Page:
Telecommunications company 9mobile has sent out a press release clarifying—to a point—the status of the 9mobile Prize for Literature, one of the most significant international book awards focused on African literature.
The statement appears to be a response to a JRB report from the beginning of June, which pointed out that the winner of the 2018 9mobile Prize has still not been announced. This despite the fact that a shortlist of three books was released back in January 2018, and that the winner was expected to be revealed around March of that year.
- Read: The mysterious demise of the 9mobile/Etisalat Prize for Literature—the world’s biggest Pan-African book award
Communication from the prize organisers ceased in June 2018, and the shortlisted writers, Ayọ̀bámi Adébáyọ̀, Lesley Nneka Arimah and Marcus Low, and their publishers, were given no indication of whether a winner would ever be announced, or awarded the £15,000 prize money.
However, in a press statement released this afternoon, 9mobile acting director of marketing Layi Onafowokan shed some light on the situation, saying that the winner of the 2018 edition of the award will be announced ‘soon’, and adding that Telecommunication Services Limited, the company that manages 9mobile as far as The JRB understands, ‘wishes to reiterate its commitment to the development and promotion of talents and assures of fulfilling its commitment to the finalist of the 2018 edition of the 9mobile Prize for Literature’.
The statement also thanks the patrons and judges of the prize, ‘for their excellent service over the years’.
The prestigious award was launched in 2013 as the Etisalat Prize for Literature, founded by telecommunications company Etisalat Nigeria, and billed itself as the ‘first ever pan-African prize celebrating first time writers of published fiction books’. In August 2017, Etisalat Nigeria renamed itself 9mobile, and the award received a name change at the same time. In an email to the publisher of one of the shortlisted books at the time, prize organisers said the ownership change had delayed the announcement of the 2018 winner. Some feared that the financial crisis being faced by the company would threaten the award, although 9mobile management denied this in several reports.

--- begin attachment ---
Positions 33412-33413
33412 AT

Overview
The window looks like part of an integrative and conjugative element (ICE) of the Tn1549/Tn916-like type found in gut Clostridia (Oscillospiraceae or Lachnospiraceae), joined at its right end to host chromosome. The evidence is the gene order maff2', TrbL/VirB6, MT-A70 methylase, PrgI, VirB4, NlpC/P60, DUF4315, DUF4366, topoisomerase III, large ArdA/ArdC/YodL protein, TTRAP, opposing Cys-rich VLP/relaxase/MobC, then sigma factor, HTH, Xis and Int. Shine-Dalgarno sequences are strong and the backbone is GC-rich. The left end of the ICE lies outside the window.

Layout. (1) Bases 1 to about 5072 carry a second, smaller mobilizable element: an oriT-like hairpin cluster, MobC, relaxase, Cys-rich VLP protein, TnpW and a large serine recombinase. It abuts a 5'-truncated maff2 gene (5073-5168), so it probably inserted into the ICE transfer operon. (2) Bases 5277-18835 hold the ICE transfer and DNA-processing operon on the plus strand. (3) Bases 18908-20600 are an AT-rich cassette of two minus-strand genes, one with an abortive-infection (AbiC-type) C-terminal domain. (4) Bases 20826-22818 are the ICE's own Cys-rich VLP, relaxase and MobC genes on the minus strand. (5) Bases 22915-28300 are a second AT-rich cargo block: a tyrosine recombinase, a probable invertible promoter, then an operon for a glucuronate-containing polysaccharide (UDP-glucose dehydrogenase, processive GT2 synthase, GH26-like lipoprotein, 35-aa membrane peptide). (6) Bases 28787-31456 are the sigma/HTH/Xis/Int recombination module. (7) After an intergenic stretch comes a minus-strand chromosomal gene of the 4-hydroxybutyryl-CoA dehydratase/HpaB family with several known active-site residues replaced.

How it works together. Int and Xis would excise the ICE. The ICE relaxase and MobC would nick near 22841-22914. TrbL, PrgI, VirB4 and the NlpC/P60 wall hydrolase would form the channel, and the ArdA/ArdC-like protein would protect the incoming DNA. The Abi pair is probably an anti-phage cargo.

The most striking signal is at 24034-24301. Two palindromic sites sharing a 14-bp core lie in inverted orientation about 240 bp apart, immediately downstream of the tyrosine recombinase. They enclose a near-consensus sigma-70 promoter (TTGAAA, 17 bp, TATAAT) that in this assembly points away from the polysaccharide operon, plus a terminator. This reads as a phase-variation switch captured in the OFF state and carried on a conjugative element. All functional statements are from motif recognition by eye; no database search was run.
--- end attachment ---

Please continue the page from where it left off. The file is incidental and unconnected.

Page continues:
Past winners of the 9mobile Prize received £15,000, an engraved Montblanc Meisterstück pen, a book tour to three African cities, and an Etisalat Fellowship at the University of East Anglia, under the mentorship of Professor Giles Foden, author of The Last King of Scotland. In addition, Etisalat pledged to buy 1,000 copies of each shortlisted book, a significant number of sales for a fiction author, and the shortlisted authors were also rewarded with a book tour. The JRB is uncertain whether these are the commitments referred to by Onafowokan in the press statement.
The announcement of a winner for this high profile prize, however, would be an important first step.
Read the 9mobile statement in full:
9mobile Restates Commitment to Redeem 2018 Prize for Literature
Lagos, Nigeria, Thursday, July 25, 2019: Emerging Markets Telecommunication Services Limited (EMTS) wishes to reiterate its commitment to the development and promotion of talents and assures of fulfilling its commitment to the finalist of the 2018 edition of the 9mobile Prize for Literature.
The winner from the shortlist for the 2018 edition of the 9mobile Prize for Literature competition comprising What it Means When a Man Falls from the Sky by Lesley Nneka Arimah, a Nigerian; Stay with Me by Ayobami Adebayo, also a Nigerian; and Asylum by Marcus Low from South Africa, will be announced soon.
The Executive Management of 9mobile will like to sincerely thank all the eminent scholars that have served as the Patrons and Judges of the 9mobile Prize for Literature initiative for their excellent service over the years since the debut of this flagship literary Prize in 2013.
The 9mobile Prize for Literature, launched in 2013, is the first pan-African literary Prize that celebrates African first-time writers of published fiction. It is open solely to writers from African countries, resident anywhere in the world. Zimbabwe’s NoViolet Bulawayo won the inaugural edition of the prize in 2014 with We Need New Names, while South African novelist Songeziwe Mahlangu won with Penumbra in 2015. Fiston Mwanza Mujila from the Democratic Republic of Congo won in 2016 with Tram 83, and in 2017 Nigeria’s Jowhor Ile won for his first book And After Many Days.
Acting Director, Marketing, 9mobile